Apple introduced an addition to its popular ProRes format at NAB 2018: ProRes Raw. ProRes has been a popular content creation format especially among Apple users and for FCP. It is supported by many cameras but most of those camera companies also have their own RAW formats, which give content creators much more latitude in working with the content direct from the camera. By introducing an acquisition format like ProRes Raw, Apple is seeking to do an end run directly to the camera makers sensors. Its version of RAW is more compact than standard versions of RAW, and it is Apple’s hope that ProRes Raw will become a standard for camera companies and software.
Apple’s ProRes Raw is a more compact version of ProRes. Apple is taking advantage of its knowledge of ProRes to be able to create ProRes Raw. As formats go up, video files are becoming more unwieldy. However, the minute one starts talking about compressed RAW, there is also a question of how RAW a format really is. Apple claims ProRes Raw is pretty raw with artifacts being indiscernible…mostly.
ProRes Raw got a really good start at NAB 2019. Assimilate’s CEO Jeff Edson announced support for ProRes Raw in his company’s Scratch post-production software, which handles conforming, color grading, special effects, compositing, finishing, and mastering. Edson said that ProRes is already a widely used format for content creation. We have seen numbers claiming 80% acceptance of ProRes in the camera market. ProRes Raw should therefore be a relatively easy transition based on acceptance in the ecosystem.
According to Edson, “there is potential for ProRes Raw to become a ubiquitous camera format, which means camera manufacturers would no longer need to develop the variety of SDKs, resulting in significant cost savings, lowering the barrier to entry, and streamlining the camera workflow.”
When Apple first published its white paper on ProRes Raw in 2018, only Atomos and DJI announced support for ProRes Raw support. At NAB 2019, momentum for ProRes Raw has grown with partners arriving from the transcoding, NLE, and color grading companies. In addition to Assimlate, Filmlight, Colorfront, Telestream, MTI film, and Grass Valley have announced support for ProRes Raw. Still no additional camera companies. Video news site Cinema5D interviewed Atomos CEO Jeromy Young who claimed the long wait is understandable. Last year was version 1.0 he cautioned and said it has taken all this time for Apple to develop an SDK. He’s confident support will come and was willing to say that by NAB 2020, over 20 cameras will offer support for ProRes Raw but he expressed support for the kind of gradual rollout we’re seeing. In the meantime, Atomos recorders offer an intermediate step between cameras and the software.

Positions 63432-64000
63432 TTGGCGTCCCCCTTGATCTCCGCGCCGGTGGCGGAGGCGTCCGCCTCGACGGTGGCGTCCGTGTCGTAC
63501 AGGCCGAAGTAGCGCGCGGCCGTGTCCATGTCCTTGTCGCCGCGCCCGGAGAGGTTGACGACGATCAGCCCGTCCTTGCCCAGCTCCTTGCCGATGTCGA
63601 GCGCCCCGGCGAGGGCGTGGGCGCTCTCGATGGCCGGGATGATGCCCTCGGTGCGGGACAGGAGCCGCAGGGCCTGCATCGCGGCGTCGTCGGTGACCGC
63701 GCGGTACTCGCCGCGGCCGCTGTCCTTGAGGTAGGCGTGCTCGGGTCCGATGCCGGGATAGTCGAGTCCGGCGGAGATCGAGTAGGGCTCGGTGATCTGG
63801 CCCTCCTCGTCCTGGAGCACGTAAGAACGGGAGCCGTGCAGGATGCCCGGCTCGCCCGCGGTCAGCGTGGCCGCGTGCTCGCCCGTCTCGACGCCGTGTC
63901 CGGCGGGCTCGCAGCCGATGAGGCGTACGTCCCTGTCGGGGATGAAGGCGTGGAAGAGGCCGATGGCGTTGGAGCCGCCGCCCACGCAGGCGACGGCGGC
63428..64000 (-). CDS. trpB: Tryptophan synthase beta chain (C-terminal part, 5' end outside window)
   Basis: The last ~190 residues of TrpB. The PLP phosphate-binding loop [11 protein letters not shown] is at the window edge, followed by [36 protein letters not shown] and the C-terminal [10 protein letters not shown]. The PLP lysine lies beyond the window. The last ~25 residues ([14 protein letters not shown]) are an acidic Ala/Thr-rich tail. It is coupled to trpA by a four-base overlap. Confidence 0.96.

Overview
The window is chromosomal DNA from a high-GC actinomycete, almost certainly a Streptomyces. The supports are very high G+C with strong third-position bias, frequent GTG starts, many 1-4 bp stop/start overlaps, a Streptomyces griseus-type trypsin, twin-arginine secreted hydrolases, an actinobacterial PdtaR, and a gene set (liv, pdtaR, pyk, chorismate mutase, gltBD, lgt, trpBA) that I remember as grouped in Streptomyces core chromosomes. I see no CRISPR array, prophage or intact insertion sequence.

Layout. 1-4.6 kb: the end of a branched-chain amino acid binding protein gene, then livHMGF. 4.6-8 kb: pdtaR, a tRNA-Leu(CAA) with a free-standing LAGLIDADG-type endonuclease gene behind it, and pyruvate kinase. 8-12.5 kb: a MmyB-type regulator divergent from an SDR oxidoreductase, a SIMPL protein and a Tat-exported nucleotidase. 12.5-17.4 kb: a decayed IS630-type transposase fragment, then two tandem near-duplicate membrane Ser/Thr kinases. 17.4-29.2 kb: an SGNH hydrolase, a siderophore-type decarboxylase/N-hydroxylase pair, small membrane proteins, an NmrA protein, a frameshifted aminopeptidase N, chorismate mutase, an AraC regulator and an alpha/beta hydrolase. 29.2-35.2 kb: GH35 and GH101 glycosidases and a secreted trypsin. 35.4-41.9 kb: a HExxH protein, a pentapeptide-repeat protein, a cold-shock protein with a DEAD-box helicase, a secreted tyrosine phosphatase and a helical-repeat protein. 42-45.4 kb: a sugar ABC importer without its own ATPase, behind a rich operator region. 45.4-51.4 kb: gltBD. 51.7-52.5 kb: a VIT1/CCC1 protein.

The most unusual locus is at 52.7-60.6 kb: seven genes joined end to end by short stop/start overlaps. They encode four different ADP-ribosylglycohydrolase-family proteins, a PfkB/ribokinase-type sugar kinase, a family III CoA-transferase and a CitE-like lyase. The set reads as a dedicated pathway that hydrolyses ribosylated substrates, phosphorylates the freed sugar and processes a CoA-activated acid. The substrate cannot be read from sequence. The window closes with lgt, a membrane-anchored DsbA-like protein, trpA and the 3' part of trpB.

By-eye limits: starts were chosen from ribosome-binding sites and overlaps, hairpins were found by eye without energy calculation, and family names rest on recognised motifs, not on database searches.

There is not a huge amount of urgency given that two of the largest video editing programs in the market, Apple’s Final Cut Pro and Motion support ProRes Raw, and now more professional tools were announced at NAB 2019. According to industry reports, Adobe said they support ProRes Raw in an errant presentation slide, which promptly disappeared. Based on that, many are betting that support for ProRes Raw is on the way for Adobe’s products. Last year, camera makers Aja and Blackmagic announced their own RAW formats that support ProRes. So, maybe it makes sense they’re hanging back on ProRes Raw.
Jeff Edson told us that the industry is hungry for simplification. Small companies are having a hard time negotiating the unleashed zoo of formats, codecs, and resolutions and large companies are going to IP because they need the flexibility.